Birmingham, however, is not alone with its increased number of homicides in the last year, some councilors pointed out. Cities across the country have been dealing with higher rates of murder and other crimes.
“It’s up everywhere,” said Councilor LaTonya Tate, “so this is a major problem across the nation, and you got people that are possessing illegal handguns, and this is a national problem.”
At least 12 major U.S. cities had broken annual homicide records in by the end of the first week in December, Portland, St. Paul, Tucson, Albuquerque, Louisville, Indianapolis, Austin, Baton Rouge, Columbus, Philadelphia, Toledo and Rochester, according to ABCNews.com.
“We have trended downward in all categories of crime except murder,’’ Birmingham Police Chief Patrick Smith told AL.com. “This is not a problem that rests solely on the police department to resolve, this is a community issue, a political issue, and a budgetary issue.”
Tate, who chairs the council’s public safety committee, said reducing homicides requires changing a different approach in the city and nation.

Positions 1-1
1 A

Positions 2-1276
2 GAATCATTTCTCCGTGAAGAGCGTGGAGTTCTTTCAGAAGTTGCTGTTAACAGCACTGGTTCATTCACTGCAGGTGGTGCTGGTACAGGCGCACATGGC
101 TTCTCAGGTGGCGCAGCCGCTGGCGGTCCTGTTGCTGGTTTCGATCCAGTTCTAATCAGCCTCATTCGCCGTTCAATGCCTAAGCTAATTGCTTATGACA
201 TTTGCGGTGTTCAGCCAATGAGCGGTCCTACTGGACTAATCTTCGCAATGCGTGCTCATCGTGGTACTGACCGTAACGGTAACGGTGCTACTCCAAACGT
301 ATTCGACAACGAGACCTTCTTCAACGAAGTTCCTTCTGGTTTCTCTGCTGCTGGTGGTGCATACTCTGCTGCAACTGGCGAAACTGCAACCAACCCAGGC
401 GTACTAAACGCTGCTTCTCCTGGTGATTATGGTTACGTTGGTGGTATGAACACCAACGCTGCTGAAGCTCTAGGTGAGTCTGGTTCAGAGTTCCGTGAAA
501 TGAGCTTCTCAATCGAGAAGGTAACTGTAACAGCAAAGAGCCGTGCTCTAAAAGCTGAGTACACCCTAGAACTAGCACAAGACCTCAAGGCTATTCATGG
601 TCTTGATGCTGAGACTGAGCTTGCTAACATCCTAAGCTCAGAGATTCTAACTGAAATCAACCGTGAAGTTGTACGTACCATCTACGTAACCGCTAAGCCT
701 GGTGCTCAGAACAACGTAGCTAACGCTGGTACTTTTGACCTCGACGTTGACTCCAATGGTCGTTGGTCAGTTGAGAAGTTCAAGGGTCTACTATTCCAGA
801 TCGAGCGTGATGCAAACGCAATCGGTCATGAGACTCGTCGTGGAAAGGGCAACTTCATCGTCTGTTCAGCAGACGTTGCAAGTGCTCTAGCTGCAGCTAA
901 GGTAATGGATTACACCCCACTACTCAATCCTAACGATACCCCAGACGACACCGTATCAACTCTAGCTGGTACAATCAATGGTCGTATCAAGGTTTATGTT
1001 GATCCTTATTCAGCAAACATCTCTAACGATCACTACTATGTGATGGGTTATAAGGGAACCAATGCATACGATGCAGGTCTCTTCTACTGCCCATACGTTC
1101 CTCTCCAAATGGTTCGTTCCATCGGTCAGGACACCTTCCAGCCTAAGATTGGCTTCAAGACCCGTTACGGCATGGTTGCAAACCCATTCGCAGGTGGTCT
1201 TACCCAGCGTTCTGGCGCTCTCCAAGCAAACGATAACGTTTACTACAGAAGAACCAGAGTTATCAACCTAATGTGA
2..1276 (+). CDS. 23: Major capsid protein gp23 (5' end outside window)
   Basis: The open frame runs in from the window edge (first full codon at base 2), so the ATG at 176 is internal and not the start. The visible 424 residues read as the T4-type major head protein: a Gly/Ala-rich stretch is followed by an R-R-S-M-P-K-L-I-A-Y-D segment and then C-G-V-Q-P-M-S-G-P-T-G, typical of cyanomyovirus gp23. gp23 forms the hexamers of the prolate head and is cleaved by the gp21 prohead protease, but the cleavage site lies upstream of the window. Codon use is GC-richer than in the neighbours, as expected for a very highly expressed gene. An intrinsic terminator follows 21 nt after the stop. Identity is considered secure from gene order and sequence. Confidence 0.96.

“We have to reimagine what it looks like to fully fund community safety, what it means to address structural, systemic challenges that communities are facing,” Tate said, “and we have to come to some type of common bond across the state of Alabama, where we realize healing is just essential for real, true justice, and stand together.”
In addition, Tate said “restorative justice” is one of a number of initiatives she would like to implement in Birmingham. Restorative justice is a process of bringing victims and perpetrators together, so that the “healing process can begin,” she said.